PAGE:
The countdown is on for Baby’s First Plane Ride.
Lucette is 10 months old and has yet to meet her Great-Grandma Ruth. In a few days, we’re going to fix that. But the meet and greet requires an airplane.
I’m not going to lie to you, I’ve got some bad plane karma coming my way. In my younger–and much more arrogant–days, I lobbed quite a few hairy eyeballs in the direction of fellow plane passengers who were less than 3 feet high.
To be fair, a couple of them were kicking the back of my seat. Or trying to crawl under it. Or standing on the seat behind me, holding onto my headrest and also a clump of my hair.
So, at the time, I felt my dirty looks and loud sighs were completely justified. (And I still think that if you’re old enough to kick the seat in front of you, you’re old enough to be told to knock it off.)
But here’s the thing that I didn’t understand very well when I was a solo flyer: The only thing worse than a crying baby in the row behind you is being the parent of said crying baby.
I had my own Great Awakening to that fact when I started flying with my sister and nephew, who was then 6 months old. My sister was nearly nauseous with fear as we boarded the flight. Not because she’s a phobic flyer, but because she was so worried about how her baby would handle the flight… and how our fellow passengers would treat him if he handled it with screeches and squeals.
She needn’t have worried, that time. For a 6-month-old, a plane is a giant white noise and jiggle machine, and he nodded off to sleep like a bitty angel.
That was when I first began to understand just how hard it is to travel with kids. Because you’re not just dealing with all the extra stuff required… the bottles and snacks and diapers and toys and blankets.
You’re also dealing with all the unpredictable aspects of air travel (delays, cancellations, lost baggage, endless waits on the runway) and its affect on the sleeping, eating and pooping habits of a tiny human who can’t understand why they’re not allowed to get down and crawl up the aisle.
As if that all weren’t enough to frazzle your overly-exhausted nerves, you also have to deal with the disapproval–and often the outright disgust–of your fellow travelers. The muttering, eye rolling and exasperated sighing will begin as soon as they set eyes on your and your bundle of joy.
And even when you do your best to ignore it, even when you make superhuman efforts to keep your babe from bawling, even when you aren’t some oblivious,entitled parent-type who believes the entire universe revolves around little AshleyCaitlinLouise, even then, it still sucks to be treated like a pariah just because you had the audacity to both breed and travel.
(And for those prickly solo passengers who claim there’s never a good reason to take babies on a plane, consider this: My grandmother is pushing 90. She has bad knees and a bad heart. She can’t fly, take a train, or sit in a car for 3 days to come and visit her newest great-granddaughter in California. And she has been sending me letters for months saying, “Am I going to get to meet that baby before I die?!” Sometimes there are very good reasons to take a baby on a plane.)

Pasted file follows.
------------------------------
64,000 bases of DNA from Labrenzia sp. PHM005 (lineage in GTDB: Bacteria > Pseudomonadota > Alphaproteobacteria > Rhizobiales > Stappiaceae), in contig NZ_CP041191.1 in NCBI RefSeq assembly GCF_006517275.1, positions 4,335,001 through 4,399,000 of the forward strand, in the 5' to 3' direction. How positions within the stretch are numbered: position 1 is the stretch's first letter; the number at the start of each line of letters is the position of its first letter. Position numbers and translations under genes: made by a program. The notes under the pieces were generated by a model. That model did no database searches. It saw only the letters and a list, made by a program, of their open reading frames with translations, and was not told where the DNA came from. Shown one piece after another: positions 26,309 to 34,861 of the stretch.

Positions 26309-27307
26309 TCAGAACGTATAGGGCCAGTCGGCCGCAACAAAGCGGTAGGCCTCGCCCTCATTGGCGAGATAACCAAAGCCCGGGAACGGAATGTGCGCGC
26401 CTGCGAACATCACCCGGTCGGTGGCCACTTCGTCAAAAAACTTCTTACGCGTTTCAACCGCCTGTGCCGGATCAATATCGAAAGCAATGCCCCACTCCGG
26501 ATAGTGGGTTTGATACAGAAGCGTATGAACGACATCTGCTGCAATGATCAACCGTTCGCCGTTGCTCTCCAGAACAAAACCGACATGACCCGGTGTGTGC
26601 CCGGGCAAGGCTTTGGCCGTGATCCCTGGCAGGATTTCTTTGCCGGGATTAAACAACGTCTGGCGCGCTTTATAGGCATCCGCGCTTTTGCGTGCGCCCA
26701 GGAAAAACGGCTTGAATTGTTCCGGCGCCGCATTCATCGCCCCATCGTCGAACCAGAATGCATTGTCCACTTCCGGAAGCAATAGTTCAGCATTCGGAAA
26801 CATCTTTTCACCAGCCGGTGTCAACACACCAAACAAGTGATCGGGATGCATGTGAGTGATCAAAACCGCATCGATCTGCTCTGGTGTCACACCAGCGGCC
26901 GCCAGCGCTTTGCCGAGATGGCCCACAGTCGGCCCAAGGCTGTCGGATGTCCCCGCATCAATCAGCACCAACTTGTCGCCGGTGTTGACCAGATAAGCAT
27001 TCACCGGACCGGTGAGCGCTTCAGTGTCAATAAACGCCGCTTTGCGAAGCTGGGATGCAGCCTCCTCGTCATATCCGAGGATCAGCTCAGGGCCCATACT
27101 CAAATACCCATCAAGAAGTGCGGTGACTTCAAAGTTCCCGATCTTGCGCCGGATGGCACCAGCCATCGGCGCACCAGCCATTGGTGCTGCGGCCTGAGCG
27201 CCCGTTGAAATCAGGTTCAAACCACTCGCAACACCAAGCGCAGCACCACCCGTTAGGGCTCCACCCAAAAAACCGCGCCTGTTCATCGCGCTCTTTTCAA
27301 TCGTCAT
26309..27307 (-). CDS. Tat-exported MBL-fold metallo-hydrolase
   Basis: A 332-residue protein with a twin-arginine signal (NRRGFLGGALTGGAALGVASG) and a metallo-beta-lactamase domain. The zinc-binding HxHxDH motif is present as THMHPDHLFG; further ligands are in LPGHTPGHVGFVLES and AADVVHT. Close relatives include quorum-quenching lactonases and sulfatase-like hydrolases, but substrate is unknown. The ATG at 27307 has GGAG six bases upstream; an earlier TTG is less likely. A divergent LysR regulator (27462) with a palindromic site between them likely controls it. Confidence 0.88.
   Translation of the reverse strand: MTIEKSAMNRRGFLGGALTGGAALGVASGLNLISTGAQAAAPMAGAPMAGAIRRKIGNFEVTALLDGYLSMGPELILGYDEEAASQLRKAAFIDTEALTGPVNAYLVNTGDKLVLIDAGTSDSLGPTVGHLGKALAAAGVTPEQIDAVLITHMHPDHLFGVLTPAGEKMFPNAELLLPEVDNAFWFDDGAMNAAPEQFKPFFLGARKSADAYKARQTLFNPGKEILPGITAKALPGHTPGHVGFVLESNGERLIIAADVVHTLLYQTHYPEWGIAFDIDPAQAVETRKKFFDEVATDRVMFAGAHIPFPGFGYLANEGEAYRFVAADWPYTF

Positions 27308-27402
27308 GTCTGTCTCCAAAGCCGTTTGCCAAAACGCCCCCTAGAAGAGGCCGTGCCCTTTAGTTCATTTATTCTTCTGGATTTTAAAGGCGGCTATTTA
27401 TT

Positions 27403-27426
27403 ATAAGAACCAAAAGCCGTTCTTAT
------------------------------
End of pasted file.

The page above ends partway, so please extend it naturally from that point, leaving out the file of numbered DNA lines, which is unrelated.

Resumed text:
So here we are, with the big day is almost upon us. Bruce and I have been planning for it as if it were a Seal Team Six operation, while at the same time remaining fully aware that babies tend to scoff at your plans. And then barf on them.
We’ve both been anxious about how this whole adventure will go. I have begun repeating to myself a daily mantra that goes something like this: “I don’t care what you think about my kid. I don’t care what you think about my kid. I don’t care…”
Bruce, being a more practical person, had a better idea.
It’s beautifully simple. We’re handing out bags of candy to all the passengers sitting near us.
The bags are cellophane, so you can see all the tasty treats inside them and not wonder why this stranger is suddenly shoving a mysterious package in your face.
And they don’t just hold candy, no. That’s where the brilliance comes in. These bags? They contain ear plugs.
Each bag also comes labeled with a little tag which has a picture of Lucette (standing in a cardboard box and waving) on one side.
And the other side has a message that reads:
“Hi! My name is Lucette.
I’m 10 months old and this is my first plane ride.
I am going to meet my 89-year-old Great Grandma
because she is too ill to fly to CA to see me.
I will try very hard to be quiet, but let’s be honest,
I’m not very good at it yet.
So I apologize in advance for any squeals, growls, wails
or endlessly repeated vowel sounds that might annoy you.”
I figure that half the battle of not annoying someone is to make yourself more human to them. To say: Hey, we used to be you. Flying all solo and fancy-free. We know you would rather not be sitting by our kid. But hopefully giving that wee growling kid an actual name and story will make a difference. As will the sugar. And most of all, the ear plugs.
-Lo, working the Baby PR.